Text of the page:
Willa Sibert Cather was born December 7th, 1873 on a small farm in Back Creek Valley near Winchester, Virginia. Her mother and father, Mary and Charles Cather, had seven children, Willa being the oldest. The family moved to the immigrant village of Red Cloud, Nebraska in 1883. Cather grew up around many different cultures from Europe and was, therefore, exposed to the harsh realities of new life on the Great Plains at an early age (Webster 's 69). Cather 's grandmothers educated her because there no schools close enough for her to attend. They taught her many things including Latin and Classic English literature. Her first literary influence was Virgil (Twentieth 257).
To pay her way through college, Cather took a job with the Pittsburgh Leader. Some have speculated that this caused her to become a realist as an author (Downs 54). From 1906-1912 Cather was the managing editor of McClure 's Magazine. According to Ida Tarbell, Cather didn 't like the magazine 's " 'muckraking ' and crusading methods" and eventually quit (Twentieth 258). According to her obituary in the Pittsburgh Sun-Telegraph, one of Cather 's friends once said, "She did her work, did it well, and let it go at that. She avoided the limelight" (Pittsburgh Sun-Telegraph 1).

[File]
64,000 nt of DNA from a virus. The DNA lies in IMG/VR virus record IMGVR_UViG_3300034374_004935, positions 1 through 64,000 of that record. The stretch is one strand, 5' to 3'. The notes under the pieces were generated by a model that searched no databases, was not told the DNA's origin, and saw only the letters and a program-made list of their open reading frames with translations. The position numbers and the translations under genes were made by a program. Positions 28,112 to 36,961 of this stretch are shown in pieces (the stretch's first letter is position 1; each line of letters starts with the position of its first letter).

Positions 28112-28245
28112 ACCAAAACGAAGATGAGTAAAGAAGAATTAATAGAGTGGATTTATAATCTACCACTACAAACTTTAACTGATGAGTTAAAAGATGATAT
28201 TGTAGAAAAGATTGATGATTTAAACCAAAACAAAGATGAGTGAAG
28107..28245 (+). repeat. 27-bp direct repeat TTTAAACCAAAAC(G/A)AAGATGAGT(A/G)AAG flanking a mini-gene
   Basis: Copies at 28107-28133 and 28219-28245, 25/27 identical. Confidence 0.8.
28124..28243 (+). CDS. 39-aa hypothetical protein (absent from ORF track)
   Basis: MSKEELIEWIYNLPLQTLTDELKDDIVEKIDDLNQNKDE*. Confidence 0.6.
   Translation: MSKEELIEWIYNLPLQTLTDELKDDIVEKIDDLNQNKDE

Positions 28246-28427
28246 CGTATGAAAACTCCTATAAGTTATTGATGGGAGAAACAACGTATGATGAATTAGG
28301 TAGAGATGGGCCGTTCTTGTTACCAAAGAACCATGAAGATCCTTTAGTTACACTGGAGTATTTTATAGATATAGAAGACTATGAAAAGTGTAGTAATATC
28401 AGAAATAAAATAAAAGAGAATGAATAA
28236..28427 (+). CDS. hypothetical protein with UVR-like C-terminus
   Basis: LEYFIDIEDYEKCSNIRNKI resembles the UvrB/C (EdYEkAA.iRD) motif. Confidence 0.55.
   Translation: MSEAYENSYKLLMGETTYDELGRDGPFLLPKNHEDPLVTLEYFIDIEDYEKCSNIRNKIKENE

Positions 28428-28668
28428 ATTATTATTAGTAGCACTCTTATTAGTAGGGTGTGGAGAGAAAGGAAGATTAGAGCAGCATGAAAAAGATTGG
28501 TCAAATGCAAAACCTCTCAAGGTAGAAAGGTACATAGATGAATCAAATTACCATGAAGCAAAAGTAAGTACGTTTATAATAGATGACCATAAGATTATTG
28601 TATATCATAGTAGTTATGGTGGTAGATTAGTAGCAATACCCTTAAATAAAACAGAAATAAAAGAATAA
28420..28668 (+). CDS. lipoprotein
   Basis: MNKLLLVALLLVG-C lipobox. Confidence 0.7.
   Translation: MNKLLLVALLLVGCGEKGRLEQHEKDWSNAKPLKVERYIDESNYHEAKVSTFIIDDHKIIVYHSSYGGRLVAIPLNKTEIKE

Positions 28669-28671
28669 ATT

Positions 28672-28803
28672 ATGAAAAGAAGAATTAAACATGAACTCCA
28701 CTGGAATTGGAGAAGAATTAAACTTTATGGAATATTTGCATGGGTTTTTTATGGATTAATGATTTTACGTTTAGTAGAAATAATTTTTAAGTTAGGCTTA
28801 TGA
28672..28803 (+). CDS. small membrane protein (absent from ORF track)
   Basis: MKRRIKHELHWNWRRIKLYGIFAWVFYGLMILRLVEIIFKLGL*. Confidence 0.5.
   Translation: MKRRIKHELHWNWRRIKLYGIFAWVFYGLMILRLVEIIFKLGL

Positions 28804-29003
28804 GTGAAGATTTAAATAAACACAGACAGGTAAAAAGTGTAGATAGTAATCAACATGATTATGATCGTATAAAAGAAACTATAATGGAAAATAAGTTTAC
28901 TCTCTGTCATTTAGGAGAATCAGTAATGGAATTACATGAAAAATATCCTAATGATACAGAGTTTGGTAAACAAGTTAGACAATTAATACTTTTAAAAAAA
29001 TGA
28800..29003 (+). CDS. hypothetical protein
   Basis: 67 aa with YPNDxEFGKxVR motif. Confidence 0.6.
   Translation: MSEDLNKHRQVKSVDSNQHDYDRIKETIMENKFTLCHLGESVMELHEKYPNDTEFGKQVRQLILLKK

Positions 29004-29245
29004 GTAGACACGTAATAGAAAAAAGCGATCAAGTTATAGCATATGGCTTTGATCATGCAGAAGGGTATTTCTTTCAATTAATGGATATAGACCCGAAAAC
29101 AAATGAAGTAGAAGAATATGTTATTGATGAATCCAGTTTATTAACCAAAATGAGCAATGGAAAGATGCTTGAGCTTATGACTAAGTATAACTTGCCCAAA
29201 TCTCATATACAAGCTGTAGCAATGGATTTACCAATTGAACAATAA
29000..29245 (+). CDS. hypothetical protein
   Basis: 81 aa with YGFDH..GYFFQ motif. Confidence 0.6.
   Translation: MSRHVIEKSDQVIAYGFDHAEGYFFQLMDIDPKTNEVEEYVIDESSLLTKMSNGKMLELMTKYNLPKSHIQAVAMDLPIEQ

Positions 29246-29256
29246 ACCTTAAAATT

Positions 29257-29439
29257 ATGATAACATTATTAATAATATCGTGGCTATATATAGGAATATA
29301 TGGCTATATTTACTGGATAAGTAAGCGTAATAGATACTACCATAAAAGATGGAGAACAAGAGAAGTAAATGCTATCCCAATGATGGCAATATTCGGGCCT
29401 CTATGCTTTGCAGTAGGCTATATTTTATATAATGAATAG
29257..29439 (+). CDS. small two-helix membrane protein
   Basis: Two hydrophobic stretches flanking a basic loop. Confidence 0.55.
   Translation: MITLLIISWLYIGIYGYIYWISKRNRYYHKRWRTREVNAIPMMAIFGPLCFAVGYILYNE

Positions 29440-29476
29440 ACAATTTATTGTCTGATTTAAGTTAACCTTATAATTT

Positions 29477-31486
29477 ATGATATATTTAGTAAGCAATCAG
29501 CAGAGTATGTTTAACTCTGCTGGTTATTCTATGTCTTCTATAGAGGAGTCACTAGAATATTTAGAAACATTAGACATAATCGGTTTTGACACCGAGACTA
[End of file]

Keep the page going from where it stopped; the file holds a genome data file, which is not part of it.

According to Twentieth Century Authors, Cather 's books can be divided by subject:Her novels may be divided into three groups: those dealing with the West, and particularly with foreign-born farmers…; those short stories and novelettes… and deal mostly with artists and sophisticated Easterners; and those, merging into almost legend, which evidence her interest in Roman Catholicism… (Twentieth 258).
Cather believed that
Cited: And Death Comes for Willa Cather, Famous Author." Pittsburgh Sun-TelegraphApril 25, 1947: 1-2. Downs, M. Catherine. Becoming Modern: Willa Cather 's Journalism. New York:Susquehanna University Press, 1999. Kinsella, Kate, et. Al. Prentice Hall Literature: The American Experience. Boston:Penguin Edition, 2007. The Public Media Foundation. "Historical and Literal Contexts." James A. Miller. Scribbling Women. 2007. The Public Media Foundation at Northeastern University College of Arts and Sciences. 3/9/08. Genevieve Netz. "Pioneer Life on the Prairie: A Wagner Matinee."Genevieve Netz. Prairie Bluestem. 3/19/07. Blogspot.3/9/08. Ostwalt, Conrad Eugene. After Eden: The Secularization of Willa Cather andTheodore Dreiser. Lewisburg: Bucknell University Press, 1990. Various Authors. " A Wagner Matinee." Christine Stelle. Wikipedia. 1/21/08. < http://en.wikipedia.org/wiki/A_Wagner_Matinee>"Willa Cather." Twentieth Century Authors. 1942 ed. "Willa Cather." Webster 's Dictionary of American Authors. 1995 ed.